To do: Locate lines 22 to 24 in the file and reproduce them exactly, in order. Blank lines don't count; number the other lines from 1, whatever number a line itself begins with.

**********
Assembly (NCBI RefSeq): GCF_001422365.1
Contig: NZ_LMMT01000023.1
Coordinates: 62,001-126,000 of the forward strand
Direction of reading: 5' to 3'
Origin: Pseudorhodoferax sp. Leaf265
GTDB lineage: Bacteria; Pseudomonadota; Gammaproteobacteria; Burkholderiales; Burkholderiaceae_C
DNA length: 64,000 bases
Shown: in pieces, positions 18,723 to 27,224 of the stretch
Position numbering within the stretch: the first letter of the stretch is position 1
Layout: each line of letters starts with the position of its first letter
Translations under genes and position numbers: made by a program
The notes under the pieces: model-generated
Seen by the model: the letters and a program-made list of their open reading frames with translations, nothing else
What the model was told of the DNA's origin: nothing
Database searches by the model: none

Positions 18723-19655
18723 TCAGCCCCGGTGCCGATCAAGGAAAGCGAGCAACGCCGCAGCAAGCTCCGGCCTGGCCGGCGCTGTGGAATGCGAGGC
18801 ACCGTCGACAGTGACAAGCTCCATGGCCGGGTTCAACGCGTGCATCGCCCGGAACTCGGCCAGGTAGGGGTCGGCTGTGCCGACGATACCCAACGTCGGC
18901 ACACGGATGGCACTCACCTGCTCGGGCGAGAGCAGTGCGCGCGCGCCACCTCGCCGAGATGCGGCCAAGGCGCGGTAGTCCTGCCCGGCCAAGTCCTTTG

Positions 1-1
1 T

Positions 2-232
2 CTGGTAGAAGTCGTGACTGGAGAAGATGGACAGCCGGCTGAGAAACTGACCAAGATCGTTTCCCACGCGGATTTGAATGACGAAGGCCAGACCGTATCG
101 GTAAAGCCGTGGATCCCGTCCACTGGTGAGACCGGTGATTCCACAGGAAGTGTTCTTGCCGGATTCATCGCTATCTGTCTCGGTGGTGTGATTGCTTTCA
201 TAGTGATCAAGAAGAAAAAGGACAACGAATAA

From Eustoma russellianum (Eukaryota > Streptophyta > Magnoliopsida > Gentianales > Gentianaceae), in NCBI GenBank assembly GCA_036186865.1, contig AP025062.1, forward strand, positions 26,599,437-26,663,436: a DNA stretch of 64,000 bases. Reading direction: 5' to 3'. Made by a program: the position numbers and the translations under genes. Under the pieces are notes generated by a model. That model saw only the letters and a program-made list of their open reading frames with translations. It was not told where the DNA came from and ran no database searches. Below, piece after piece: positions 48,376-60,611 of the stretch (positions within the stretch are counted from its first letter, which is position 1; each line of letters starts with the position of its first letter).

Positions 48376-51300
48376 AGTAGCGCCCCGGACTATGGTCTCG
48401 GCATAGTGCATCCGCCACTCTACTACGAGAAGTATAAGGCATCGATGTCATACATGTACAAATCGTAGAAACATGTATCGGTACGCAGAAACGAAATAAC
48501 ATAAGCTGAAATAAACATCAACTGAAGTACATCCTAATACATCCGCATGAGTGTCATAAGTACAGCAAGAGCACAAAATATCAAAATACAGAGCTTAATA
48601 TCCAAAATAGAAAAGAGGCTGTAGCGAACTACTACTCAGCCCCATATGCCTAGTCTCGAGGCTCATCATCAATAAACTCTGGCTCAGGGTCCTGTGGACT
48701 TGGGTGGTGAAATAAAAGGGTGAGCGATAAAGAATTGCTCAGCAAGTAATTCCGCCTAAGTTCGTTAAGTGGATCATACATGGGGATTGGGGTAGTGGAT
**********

Positions 2-232
2 CTGGTAGAAGTCGTGACTGGAGAAGATGGACAGCCGGCTGAGAAACTGACCAAGATCGTTTCCCACGCGGATTTGAATGACGAAGGCCAGACCGTATCG
101 GTAAAGCCGTGGATCCCGTCCACTGGTGAGACCGGTGATTCCACAGGAAGTGTTCTTGCCGGATTCATCGCTATCTGTCTCGGTGGTGTGATTGCTTTCA